Over the next 3-6 months, the plan is to have 5,000 people experience the gadget for 15 minutes each. When the individuals have tested and their data captured on the Amida itself, you have a market survey in itself to follow up, as Nagarjuna K., the young Head of Retail Marketing, puts it.

The focus is now on Bangalore, where BEL-PicoPeta will look at all high-visibility options such as coffee chains, shopping malls and bookstores. A band of trained `Amida angels' may next go out to demonstrate on request. Next on the map are Mumbai, Delhi and other cities.

That's not to say it was roses all the way for a revolutionary technology product. For design and software solutions partner PicoPeta, conceiving and developing the Simputer perhaps was the easier part. The marketing, advertising and finance of it, admits Dr Vinay, turned out to be worlds apart from pursuing academics on a quiet campus. "Three years in business taught us some new things. For one, that "nobody wants to buy ration rice." It had to be attractive first to those who can afford it now - the city slickers - who would let it percolate to the rest.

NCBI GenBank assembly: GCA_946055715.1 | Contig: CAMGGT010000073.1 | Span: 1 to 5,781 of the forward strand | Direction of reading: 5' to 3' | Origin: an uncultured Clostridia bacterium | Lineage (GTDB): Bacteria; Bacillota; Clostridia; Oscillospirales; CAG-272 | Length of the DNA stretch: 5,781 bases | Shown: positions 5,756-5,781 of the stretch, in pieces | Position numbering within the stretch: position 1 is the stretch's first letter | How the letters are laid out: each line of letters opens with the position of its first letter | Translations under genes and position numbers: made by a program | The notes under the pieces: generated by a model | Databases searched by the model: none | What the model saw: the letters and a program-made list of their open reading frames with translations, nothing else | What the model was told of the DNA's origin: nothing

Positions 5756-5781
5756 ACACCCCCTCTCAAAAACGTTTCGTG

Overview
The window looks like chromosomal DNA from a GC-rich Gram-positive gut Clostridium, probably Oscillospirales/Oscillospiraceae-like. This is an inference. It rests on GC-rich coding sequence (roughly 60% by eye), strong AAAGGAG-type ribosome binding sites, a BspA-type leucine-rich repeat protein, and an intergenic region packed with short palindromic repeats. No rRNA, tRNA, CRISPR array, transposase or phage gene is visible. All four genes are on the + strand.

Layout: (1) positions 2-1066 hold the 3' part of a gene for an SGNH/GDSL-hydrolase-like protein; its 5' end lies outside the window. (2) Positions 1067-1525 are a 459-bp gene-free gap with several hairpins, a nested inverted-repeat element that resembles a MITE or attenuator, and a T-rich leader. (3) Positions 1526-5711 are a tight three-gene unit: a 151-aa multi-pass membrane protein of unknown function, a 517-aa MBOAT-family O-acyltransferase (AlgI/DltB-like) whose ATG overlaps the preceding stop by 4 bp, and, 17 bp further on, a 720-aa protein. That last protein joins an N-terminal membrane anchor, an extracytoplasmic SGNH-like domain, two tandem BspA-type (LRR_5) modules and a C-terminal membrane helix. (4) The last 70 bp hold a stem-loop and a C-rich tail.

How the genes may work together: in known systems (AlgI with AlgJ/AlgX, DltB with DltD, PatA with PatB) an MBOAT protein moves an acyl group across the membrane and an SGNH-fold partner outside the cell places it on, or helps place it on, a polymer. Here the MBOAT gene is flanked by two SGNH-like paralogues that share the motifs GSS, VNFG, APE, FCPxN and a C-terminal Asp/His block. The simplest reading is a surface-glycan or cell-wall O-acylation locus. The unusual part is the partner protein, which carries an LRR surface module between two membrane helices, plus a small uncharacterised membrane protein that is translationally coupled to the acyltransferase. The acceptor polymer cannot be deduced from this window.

When institutions did not come in as expected to take risks with an untested technology, PicoPeta built the entire software from scratch over 14 months. It made three versions - basic, advanced and colour - in three price bands of Rs 9,950 for Amida 1200, Rs 12,450 for A 1600 and Rs 19,950 for A 4200. From a community device to be bought by institutions, the palm-sized Simputer was jazzed up in chocolate brown and carbon black to look as attractive as a PDA. Simple music became MP3. "This is like writing your first novel. However good it is, we need to get the volumes, which, otherwise, would take us years to reach. If we had any business sense, we'd have done it in the first place."

That, according to Dr Vinay, doesn't mean a compromise on the ideals. "The focus hasn't changed, our intention is still to see that the digital divide is crossed. Only the strategy has."